Canadian Central Bank Interest Rate Settings Left Unchanged

January 18, 2011

Bank of Canada officials decided to keep its overnight money rate at 1.0%, flanked by a 1.25% Bank Rate and a 0.75% deposit rate.  A new statement from monetary officials does not flag a heightened likelihood of a near-term rate increase, concluding instead with the same language used in the prior December statement:  “This leaves considerable monetary stimulus in place, consistent with achieving the 2% inflation target in an environment of significant excess supply in Canada.  Any further reduction in monetary policy stimulus would need to be carefully considered.”

Even without tightening policy at its last three meetings, including this week’s, Canada retains a decent-sized central bank rate premium vis-a-vis the fed funds target of 0-25%.  Until June 1, Canada’s money rate target had been at 0.25% before rate increases that month and in July and September.  “Persistent strength in the Canadian dollar” was cited in the statement as a likely continuing restraint on growth and a reason that Canada’s current account deficit is at its widest in twenty years.  The inference is that officials are reluctant to create even more incentive for interest-sensitive capital inflows.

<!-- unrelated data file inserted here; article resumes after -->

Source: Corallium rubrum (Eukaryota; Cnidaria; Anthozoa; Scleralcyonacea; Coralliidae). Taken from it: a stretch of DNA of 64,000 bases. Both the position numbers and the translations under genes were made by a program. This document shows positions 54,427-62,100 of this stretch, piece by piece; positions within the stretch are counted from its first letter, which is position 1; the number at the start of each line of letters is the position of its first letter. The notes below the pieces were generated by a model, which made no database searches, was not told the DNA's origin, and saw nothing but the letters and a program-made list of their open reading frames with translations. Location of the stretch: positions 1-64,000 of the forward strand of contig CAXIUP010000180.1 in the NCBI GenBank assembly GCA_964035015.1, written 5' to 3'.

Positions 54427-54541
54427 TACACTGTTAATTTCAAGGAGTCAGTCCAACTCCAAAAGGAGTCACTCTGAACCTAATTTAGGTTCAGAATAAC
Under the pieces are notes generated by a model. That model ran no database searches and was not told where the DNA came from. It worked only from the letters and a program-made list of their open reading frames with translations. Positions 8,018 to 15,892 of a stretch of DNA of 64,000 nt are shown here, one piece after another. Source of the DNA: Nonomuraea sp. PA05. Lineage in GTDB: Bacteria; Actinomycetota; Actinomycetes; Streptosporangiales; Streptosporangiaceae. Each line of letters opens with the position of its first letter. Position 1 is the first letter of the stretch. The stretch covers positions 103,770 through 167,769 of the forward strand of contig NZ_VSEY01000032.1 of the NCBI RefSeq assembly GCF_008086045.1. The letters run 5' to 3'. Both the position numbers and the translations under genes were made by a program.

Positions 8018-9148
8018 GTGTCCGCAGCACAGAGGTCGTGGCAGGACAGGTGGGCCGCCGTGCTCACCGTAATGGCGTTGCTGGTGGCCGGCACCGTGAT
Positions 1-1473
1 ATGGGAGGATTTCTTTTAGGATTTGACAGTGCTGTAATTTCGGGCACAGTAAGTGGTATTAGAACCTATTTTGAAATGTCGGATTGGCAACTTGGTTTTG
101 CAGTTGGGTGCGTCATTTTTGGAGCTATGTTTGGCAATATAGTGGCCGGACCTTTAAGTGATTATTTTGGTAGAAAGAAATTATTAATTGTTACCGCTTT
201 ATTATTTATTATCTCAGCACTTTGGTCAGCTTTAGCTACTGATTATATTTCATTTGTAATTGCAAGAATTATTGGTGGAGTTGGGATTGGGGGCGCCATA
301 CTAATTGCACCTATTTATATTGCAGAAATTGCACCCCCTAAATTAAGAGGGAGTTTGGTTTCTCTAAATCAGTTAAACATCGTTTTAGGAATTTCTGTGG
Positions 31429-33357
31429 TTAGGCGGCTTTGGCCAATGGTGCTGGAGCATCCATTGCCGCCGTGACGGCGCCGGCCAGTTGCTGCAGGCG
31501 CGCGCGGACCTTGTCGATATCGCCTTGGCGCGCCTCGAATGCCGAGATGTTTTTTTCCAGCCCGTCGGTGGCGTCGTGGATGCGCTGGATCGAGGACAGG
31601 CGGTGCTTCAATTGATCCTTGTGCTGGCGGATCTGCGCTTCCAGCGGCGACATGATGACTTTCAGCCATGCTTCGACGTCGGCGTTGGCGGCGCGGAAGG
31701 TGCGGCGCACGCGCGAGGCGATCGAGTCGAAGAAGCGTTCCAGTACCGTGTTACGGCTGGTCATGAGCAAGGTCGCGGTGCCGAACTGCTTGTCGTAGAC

Today’s statement bumps up projected GDP growth by a tenth to 2.4% in 2011 and two-tenths to 2.8% for 2012.  But the projected date of a return to full capacity, end-2012, was not changed, nor was the projected timing of a convergence of headline and core CPI inflation at the targeted 2.%, which also is seen happening at the end of 2012.  Canada’s recovery was declared to be “proceeding broadly as anticipated,” while the global recovery is deemed to be “somewhat faster than the Bank had anticipated.”

Goldman Sachs recently singled out the Canadian dollar as a currency with upward potential because of its close ties to the United States and because the Aussie dollar appeal had been tarnished lately by heavy flooding in Northeast Australia.  The loonie is now 0.4% softer than earlier this morning.  Analysts weren’t expecting a rate hike today, but the possibility of flagging a move at the next March 1st policy announcement was anticipated by many.  That didn’t happen.  The Canadian dollar remains on the strong side of dollar parity, and if such factors as firm commodity prices, stronger U.S. economic growth, and qualms about Australia persist, today’s decision is not likely to prevent eventual Canadian dollar appreciation.

Copyright Larry Greenberg 2011.  All rights reserved.  No secondary distribution without express permission.



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